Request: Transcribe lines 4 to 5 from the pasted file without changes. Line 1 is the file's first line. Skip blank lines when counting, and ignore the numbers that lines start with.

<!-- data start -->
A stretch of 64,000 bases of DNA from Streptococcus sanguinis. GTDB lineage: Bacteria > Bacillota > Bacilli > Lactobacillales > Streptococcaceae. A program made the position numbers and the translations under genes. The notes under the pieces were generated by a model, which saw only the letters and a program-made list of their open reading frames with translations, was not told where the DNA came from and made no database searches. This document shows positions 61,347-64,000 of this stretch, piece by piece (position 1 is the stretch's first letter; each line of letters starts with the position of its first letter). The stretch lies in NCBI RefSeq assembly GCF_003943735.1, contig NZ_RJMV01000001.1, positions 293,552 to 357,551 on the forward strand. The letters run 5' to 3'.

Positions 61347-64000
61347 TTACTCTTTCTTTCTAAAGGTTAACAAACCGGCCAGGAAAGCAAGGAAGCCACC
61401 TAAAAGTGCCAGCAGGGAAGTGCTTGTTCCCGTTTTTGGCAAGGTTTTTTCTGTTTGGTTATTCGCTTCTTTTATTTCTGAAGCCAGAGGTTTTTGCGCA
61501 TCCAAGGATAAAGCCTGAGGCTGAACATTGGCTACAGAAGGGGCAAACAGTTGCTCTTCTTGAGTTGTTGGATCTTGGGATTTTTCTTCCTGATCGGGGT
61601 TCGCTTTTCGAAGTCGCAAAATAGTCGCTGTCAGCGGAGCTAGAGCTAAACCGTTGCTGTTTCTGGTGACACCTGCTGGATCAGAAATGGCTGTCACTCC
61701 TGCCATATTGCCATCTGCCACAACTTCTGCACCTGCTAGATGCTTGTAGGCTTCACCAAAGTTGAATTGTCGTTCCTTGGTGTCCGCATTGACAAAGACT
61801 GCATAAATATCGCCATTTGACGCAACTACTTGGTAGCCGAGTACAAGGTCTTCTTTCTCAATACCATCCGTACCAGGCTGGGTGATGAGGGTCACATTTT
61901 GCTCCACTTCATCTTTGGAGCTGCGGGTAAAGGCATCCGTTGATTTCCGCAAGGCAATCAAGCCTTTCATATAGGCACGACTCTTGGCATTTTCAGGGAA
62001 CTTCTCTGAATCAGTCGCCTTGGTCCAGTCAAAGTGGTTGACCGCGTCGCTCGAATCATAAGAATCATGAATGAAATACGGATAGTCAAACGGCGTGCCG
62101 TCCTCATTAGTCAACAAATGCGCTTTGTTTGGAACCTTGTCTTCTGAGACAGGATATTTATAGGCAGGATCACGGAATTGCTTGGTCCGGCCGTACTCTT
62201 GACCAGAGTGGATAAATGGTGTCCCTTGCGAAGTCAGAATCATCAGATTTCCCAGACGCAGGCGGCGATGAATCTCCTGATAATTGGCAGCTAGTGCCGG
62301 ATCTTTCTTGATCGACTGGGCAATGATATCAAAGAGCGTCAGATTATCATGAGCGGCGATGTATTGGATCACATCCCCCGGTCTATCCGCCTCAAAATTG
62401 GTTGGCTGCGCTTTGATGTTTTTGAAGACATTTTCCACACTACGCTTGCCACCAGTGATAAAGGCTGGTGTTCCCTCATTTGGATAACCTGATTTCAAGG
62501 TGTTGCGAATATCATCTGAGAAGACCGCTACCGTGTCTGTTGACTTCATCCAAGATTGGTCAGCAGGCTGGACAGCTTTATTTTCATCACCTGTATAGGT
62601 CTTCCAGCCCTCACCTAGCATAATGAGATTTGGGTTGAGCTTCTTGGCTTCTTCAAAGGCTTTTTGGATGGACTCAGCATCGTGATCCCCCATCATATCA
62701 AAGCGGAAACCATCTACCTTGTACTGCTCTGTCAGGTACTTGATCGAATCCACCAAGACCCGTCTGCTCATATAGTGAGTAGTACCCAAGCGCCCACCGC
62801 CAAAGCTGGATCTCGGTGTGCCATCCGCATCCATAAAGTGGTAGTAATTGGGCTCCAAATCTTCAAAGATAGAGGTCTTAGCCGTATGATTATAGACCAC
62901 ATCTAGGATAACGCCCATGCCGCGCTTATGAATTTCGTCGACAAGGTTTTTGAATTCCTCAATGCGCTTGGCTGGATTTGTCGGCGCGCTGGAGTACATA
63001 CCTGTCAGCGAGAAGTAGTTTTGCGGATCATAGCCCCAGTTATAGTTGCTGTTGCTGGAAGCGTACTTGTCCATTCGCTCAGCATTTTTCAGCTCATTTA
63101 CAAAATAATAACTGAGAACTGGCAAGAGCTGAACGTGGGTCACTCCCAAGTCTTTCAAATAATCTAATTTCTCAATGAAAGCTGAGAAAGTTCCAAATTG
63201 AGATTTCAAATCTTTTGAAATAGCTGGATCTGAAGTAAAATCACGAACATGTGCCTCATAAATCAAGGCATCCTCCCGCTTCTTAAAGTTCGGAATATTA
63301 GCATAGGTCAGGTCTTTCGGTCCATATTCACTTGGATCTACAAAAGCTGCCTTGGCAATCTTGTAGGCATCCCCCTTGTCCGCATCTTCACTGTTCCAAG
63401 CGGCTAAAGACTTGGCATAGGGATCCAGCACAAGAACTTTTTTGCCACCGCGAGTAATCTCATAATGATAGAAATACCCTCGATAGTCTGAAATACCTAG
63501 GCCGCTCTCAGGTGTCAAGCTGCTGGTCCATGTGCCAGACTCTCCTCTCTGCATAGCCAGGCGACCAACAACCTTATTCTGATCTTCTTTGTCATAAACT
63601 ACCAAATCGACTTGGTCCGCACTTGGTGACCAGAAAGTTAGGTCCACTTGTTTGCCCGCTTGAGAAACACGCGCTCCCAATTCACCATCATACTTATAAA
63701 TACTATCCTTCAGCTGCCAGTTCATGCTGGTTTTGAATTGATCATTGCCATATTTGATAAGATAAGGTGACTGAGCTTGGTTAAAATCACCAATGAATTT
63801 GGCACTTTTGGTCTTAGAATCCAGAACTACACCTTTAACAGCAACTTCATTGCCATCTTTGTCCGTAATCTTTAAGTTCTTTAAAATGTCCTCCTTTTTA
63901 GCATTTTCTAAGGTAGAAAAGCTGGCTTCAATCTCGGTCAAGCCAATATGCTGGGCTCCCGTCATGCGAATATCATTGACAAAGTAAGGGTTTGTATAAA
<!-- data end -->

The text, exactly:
61401 TAAAAGTGCCAGCAGGGAAGTGCTTGTTCCCGTTTTTGGCAAGGTTTTTTCTGTTTGGTTATTCGCTTCTTTTATTTCTGAAGCCAGAGGTTTTTGCGCA
61501 TCCAAGGATAAAGCCTGAGGCTGAACATTGGCTACAGAAGGGGCAAACAGTTGCTCTTCTTGAGTTGTTGGATCTTGGGATTTTTCTTCCTGATCGGGGT